An ideal law practice is one that does not require micro-management by its principal, but operates based on the system in place. The issue is that it does not just happened on its own. It takes a deliberate effort to achieve it.
Therefore, to build a law practice you can one day own but no longer run, you have to start with wrapping your mind around the concept that you don’t have to do everything yourself, or supervise everything yourself. But learn the act of delegating.
Realistically, the concept of delegating is very difficult for most lawyers because they are used to micro-managing or being in control.
Secondly, they don’t subscribe to the notion that someone else can actually do their work.
Thirdly, they are afraid to take the risk because of the damage that might occur if not properly done.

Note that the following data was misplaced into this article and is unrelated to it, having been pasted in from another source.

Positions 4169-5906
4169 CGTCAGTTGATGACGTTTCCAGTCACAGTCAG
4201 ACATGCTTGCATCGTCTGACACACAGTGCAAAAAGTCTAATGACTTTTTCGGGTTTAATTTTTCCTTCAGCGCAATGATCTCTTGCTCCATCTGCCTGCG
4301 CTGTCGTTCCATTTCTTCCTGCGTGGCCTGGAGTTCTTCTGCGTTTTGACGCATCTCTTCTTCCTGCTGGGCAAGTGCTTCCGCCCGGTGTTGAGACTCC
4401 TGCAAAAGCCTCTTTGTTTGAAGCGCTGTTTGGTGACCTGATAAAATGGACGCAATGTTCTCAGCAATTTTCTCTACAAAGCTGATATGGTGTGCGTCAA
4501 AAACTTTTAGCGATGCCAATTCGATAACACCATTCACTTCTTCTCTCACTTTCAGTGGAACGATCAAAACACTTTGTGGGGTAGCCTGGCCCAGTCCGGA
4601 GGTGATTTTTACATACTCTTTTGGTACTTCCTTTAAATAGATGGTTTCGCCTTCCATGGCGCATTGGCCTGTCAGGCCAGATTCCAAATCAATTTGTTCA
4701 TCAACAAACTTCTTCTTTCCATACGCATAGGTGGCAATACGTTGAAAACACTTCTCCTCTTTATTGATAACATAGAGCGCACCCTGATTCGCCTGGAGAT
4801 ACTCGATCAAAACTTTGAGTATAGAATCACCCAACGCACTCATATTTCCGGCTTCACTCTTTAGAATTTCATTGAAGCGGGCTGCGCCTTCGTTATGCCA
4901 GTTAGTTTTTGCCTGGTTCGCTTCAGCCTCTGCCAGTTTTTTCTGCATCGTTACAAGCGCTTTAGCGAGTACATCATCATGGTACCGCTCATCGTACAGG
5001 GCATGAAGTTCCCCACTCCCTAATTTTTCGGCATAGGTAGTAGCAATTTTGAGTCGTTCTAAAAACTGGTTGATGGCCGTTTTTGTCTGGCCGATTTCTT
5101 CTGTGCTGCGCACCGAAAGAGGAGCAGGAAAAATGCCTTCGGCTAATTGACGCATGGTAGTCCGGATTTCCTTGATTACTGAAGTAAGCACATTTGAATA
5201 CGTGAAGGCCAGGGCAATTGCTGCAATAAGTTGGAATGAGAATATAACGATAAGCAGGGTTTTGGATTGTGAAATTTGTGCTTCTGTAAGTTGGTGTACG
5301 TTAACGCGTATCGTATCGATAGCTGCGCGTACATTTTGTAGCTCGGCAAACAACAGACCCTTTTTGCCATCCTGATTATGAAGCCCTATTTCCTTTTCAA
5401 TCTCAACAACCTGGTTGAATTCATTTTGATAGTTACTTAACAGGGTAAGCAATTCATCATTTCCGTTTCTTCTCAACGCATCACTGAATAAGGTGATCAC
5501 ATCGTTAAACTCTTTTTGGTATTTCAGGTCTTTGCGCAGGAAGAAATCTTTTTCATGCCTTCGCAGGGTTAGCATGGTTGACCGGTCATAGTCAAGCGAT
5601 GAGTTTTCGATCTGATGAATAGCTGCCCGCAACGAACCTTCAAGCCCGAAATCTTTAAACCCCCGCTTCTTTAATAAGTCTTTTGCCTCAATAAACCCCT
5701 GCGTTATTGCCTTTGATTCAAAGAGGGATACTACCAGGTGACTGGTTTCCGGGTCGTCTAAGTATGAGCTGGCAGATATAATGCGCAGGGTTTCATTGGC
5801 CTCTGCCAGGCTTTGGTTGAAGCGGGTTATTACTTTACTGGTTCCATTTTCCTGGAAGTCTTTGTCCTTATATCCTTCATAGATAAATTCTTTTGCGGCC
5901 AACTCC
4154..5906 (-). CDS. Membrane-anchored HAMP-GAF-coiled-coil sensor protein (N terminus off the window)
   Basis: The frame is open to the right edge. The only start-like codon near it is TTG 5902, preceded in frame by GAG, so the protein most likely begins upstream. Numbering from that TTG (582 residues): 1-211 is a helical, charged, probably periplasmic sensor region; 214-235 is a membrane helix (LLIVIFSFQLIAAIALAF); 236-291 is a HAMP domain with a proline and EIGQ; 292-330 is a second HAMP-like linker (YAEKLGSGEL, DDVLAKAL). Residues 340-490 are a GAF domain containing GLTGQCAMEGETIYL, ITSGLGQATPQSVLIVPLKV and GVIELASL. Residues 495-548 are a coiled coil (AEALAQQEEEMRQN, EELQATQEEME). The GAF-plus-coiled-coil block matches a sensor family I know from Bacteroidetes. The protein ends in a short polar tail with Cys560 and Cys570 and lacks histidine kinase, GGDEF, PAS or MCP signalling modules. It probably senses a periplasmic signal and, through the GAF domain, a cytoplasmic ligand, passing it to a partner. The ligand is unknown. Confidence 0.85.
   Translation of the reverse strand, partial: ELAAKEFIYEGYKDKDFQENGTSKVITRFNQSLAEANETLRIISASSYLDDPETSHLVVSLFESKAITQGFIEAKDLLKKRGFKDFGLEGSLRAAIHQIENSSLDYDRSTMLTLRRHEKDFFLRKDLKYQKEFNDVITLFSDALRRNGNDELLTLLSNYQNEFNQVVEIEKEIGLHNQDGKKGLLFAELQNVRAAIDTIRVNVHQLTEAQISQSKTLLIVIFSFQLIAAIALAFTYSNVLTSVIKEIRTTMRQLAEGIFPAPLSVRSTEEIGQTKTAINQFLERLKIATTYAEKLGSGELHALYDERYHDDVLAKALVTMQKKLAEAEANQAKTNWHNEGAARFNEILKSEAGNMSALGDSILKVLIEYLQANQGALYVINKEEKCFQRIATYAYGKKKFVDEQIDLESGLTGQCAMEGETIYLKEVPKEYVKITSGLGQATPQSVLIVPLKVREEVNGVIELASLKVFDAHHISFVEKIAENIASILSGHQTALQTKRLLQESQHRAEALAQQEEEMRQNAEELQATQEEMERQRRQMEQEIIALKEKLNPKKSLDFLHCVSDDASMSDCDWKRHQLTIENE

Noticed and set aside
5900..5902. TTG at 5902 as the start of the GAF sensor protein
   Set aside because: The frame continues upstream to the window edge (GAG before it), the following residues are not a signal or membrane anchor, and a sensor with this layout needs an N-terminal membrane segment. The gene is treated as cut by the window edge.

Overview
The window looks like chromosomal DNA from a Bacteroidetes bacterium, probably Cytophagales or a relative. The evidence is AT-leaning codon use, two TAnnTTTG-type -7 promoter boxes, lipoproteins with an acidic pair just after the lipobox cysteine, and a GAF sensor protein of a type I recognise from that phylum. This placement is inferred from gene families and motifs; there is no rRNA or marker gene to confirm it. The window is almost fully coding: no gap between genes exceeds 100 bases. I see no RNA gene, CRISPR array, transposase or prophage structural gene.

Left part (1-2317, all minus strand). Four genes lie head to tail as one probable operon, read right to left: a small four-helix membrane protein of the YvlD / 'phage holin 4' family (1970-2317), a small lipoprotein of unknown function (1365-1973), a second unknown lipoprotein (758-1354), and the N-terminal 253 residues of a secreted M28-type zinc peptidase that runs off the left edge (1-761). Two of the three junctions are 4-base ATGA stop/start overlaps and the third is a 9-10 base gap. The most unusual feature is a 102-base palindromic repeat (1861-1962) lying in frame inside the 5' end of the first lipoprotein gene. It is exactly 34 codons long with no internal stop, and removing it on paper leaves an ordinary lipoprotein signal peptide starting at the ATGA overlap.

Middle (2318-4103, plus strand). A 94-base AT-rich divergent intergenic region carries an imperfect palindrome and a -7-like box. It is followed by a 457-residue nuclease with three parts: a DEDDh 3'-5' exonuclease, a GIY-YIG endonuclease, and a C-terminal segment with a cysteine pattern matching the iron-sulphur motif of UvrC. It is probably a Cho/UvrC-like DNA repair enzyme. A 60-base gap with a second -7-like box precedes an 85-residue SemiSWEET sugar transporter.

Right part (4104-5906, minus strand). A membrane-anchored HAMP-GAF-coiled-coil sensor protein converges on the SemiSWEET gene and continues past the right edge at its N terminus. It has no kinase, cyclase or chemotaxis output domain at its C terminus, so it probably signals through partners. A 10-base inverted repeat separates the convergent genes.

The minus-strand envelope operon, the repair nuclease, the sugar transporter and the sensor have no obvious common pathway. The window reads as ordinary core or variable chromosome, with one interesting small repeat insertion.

Without any doubt, your employees and outsourcers can actually get you in trouble if the jobs are not properly done. But building a business (law practice) is not about the elimination of risk. It’s about the intelligent management of risk. You do the best you can and if things go wrong, you deal with it and move on.
To obtain success in any endeavor, taking risk is inevitable. You have to be willing to take the risks and dip your toes in the water by applying the act of delegation. Try it and see what happens. If it works well, then delegate more things. That is how you will become comfortable in delegating. The aim thing, is to get someone else to the work you usually do.
Secondly, create a detailed operations manual for your office. Make the effort to document your systems, in detail that someone else could truly step into your shoes (what you do on a daily basis). Pretend as if you are going to franchise your law practice or law firm.
When you get this right, it will allow you to have more time for yourself to do other important things. Also you’ll have a valuable resource for training new staff.